Christianity Today recently published Should Church Increase 2011 budgets? This article captures a variety of thoughts from a wide cross-section of leaders. Some people believe in the scarcity of the dollar and some believe in the infinite surplus of money. Every church (and church leader) is different. There are some who have predetermined to decrease their operating budgets for 2011 and some that will absolutely, positively increase their budgets in 2011.
Here are three reasons why you SHOULD NOT increase your budget in 2011:
1. You (as pastor) haven’t fully embraced the role of chief fund-raiser. People give to people, particularly people they know, like, and trust. The pastor is the most visible staff member and the one to whom most members and attenders will make an immediate connection. The pastor is also the person who must ensure the financial integrity of the organization. If you’re not ready to deal with money openly and honestly, you won’t cultivate all that God has already provided in the people who sit in your pews.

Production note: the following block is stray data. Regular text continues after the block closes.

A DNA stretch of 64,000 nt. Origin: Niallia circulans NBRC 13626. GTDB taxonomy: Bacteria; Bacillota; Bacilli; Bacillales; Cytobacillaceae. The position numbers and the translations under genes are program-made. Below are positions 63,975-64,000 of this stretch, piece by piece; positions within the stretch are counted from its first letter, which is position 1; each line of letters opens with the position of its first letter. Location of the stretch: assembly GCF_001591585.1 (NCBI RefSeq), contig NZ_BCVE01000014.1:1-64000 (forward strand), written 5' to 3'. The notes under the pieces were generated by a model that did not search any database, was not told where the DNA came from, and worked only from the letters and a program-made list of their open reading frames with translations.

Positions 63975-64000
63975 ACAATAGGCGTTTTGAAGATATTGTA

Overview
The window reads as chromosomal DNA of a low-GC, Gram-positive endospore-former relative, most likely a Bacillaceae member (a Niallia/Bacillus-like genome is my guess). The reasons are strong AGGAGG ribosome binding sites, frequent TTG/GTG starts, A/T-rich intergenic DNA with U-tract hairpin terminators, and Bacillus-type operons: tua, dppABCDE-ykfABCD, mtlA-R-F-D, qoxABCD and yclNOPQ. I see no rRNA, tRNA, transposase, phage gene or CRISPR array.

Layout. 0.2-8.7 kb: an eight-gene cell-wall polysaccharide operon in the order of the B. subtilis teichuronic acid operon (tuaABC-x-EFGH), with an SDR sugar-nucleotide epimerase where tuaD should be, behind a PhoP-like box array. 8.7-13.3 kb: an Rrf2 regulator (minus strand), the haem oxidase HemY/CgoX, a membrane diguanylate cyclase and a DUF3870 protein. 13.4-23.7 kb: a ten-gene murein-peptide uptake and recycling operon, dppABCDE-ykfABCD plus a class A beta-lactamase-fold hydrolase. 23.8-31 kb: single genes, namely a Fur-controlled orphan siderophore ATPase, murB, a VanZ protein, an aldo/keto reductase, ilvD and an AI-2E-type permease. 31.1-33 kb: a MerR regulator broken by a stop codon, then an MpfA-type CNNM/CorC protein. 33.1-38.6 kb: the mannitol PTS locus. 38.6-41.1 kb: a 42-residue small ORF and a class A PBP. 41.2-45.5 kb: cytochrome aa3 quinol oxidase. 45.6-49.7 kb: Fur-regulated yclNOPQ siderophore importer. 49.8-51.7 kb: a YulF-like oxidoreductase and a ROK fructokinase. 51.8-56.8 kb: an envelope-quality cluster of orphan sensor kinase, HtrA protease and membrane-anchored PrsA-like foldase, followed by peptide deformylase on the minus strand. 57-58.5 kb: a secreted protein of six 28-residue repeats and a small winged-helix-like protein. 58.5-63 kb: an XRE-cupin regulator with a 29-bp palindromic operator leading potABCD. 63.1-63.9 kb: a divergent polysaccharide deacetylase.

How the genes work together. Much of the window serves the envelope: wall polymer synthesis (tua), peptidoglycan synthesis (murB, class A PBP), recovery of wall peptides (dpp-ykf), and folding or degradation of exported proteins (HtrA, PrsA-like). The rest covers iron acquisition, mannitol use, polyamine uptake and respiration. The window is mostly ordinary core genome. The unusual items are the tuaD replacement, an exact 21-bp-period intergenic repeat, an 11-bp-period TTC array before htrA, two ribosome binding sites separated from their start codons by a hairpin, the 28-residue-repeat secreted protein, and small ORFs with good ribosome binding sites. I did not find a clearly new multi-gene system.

2. You don’t want to preach/teach about money. Break the silence! Offer people an alternative perspective on money, one that is based on scripture instead of culture. The more the church remains silent on the subject of money, the more dollars that will continue to fly out of the offering plate only to help fund other organizations with money that God intended to support the work of the church.
3. You don’t want to engage with people about their giving potential. If you’re not confident enough to look someone else in the eye and ask them to financially support the work of your church, then you don’t believe completely in what you are doing. Talking to people about money is no different than talking with them about prayer, Bible reading, or church membership. All are part of the spiritual formation process. If you don’t challenge others to be generous, someone else (from another organization) will. In fact, it’s happening right now.
What are your church budget plans for 2011?